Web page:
On Fri, Feb 13, 2009 at 8:20 AM, Lars Aronsson <lars(a)aronsson.se> wrote:
Emanuele Casadio wrote:
This would be a great idea but, wait a minute...
will this procedure
When we renamed [[en:Angola/History]] to [[en:History of Angola]]
(after it was decided that subpages was a bad idea), we copied the
text, because back then there was no way to rename a page. In the
revision history, it looks as if I (user:LA2) created this page on
February 25, 2002, but I probably only contributed the initial
line. The oldest versions from 2001 can be found in the revision
history of [[Angola/History]], but this was never documented.
We're not discussing the same thing here.
Emanuele is talking about intentionally "archiving" the old edit
history of an article (to avoid reaching 5,000 revisions at the same
You are talking about creating a new article with information cut from
the "==History==" section of the main article (to avoid letting it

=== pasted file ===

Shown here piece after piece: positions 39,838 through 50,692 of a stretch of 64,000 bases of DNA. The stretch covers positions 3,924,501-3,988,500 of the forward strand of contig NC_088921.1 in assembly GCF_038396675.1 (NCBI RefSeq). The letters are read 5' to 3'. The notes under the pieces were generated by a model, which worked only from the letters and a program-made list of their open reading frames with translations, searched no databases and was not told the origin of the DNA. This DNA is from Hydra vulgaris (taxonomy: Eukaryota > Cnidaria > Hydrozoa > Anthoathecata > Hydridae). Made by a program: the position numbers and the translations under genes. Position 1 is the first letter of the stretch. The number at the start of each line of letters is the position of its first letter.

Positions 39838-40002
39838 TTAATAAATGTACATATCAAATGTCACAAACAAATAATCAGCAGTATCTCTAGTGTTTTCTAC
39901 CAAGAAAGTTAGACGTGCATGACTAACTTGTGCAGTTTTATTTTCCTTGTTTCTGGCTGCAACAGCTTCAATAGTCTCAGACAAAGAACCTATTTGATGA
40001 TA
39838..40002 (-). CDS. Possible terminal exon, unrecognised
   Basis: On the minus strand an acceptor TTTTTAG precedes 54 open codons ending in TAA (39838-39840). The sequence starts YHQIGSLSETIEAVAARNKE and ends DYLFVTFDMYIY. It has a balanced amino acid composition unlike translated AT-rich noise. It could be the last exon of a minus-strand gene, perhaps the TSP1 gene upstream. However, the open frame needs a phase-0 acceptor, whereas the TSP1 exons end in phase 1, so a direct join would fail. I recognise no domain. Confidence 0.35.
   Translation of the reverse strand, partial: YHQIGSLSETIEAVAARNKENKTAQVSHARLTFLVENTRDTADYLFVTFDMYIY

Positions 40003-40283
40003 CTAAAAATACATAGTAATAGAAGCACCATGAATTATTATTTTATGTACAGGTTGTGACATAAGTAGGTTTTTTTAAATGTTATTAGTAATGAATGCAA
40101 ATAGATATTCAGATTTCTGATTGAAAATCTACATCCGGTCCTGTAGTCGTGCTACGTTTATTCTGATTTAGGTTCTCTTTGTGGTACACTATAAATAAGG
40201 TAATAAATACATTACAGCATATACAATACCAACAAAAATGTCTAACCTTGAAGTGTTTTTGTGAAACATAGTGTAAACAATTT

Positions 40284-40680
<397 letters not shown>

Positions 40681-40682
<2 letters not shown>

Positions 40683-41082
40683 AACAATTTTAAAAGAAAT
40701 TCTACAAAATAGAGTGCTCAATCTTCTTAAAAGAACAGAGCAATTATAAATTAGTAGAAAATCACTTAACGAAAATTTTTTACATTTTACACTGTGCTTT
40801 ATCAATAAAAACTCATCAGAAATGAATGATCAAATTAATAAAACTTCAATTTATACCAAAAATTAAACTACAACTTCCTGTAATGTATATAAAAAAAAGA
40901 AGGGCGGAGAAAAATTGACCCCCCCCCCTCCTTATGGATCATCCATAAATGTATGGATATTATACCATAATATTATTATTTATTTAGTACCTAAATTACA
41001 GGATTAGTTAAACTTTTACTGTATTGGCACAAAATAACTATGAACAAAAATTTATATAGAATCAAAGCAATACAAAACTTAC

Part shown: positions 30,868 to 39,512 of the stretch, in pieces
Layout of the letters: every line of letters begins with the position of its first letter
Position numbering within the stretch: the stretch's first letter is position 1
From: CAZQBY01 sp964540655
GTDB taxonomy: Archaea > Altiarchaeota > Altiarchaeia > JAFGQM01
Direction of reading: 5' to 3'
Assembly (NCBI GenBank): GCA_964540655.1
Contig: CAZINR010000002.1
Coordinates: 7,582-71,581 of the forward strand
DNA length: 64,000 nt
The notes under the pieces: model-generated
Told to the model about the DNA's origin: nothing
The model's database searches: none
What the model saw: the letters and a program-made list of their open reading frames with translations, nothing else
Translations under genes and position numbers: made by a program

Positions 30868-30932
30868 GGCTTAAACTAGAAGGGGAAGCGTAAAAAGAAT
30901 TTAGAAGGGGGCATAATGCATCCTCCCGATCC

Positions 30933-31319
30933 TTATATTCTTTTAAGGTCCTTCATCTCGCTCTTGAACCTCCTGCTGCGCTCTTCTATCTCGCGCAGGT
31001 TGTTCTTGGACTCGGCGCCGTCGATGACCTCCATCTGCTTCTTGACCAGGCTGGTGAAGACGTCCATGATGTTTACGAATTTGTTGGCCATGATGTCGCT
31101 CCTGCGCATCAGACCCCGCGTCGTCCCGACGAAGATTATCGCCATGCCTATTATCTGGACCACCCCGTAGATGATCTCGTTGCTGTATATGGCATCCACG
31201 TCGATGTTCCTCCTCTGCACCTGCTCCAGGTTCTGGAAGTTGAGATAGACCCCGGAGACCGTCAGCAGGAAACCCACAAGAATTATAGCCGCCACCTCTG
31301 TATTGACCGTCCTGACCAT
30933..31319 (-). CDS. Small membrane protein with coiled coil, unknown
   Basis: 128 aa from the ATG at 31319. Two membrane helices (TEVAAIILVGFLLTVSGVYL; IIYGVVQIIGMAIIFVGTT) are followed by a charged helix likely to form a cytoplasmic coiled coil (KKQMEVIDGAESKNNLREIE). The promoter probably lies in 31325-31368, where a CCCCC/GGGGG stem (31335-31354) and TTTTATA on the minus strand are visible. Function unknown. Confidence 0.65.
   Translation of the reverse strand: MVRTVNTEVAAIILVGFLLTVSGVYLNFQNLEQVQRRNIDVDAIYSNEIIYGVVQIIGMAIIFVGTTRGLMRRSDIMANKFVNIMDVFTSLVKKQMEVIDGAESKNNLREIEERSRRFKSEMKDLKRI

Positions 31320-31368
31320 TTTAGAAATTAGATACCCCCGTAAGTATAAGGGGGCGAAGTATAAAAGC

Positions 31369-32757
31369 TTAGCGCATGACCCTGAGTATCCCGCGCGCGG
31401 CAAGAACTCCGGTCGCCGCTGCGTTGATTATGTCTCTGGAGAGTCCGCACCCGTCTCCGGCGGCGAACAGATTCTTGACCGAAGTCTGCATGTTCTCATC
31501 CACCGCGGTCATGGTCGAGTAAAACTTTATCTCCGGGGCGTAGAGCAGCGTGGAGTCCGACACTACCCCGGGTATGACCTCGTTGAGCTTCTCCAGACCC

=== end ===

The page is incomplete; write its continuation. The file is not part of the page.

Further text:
grow too big to load)
Either of these could be considered GFDL-compliant by Wikipedia
standards as long as the page titles and link syntax are standardized
enough to be machine-readable (so at the current time, no).
If I wish to mirror the [[History of Angola]] article and credit all
editors who may have directly or indirectly contributed to the current
content of this article it would be easy to scrape the edit history of
[[History of Angola]] and the upload log for each image in the
article. But it would be much harder to get a list of users who have
edited the [[Angola#History]] section. Even if they have never edited
[[History of Angola]] they may have contributed material which was
cut-n-pasted from the former to the latter.
Perhaps we add something like this on the toolserver, some way examine
all edits to an article and get a list of users who have made changes
to a section with a certain title. This could be integrated with some
kind of "extended attribution" tool as long as it knows which rocks to
There would always be a number of false positives (credit where none
is necessarily due) to this approach. However this is already the case
when you consider vandalism and reverts, or edit wars or any other
case where no unique revision is added. I guess one could get more
sophisticated with this, by considering only the earliest revision
when duplicates are found, then get a list of unique users
contributing to the short list of revisions.
False negatives on the other hand would be harder to correct.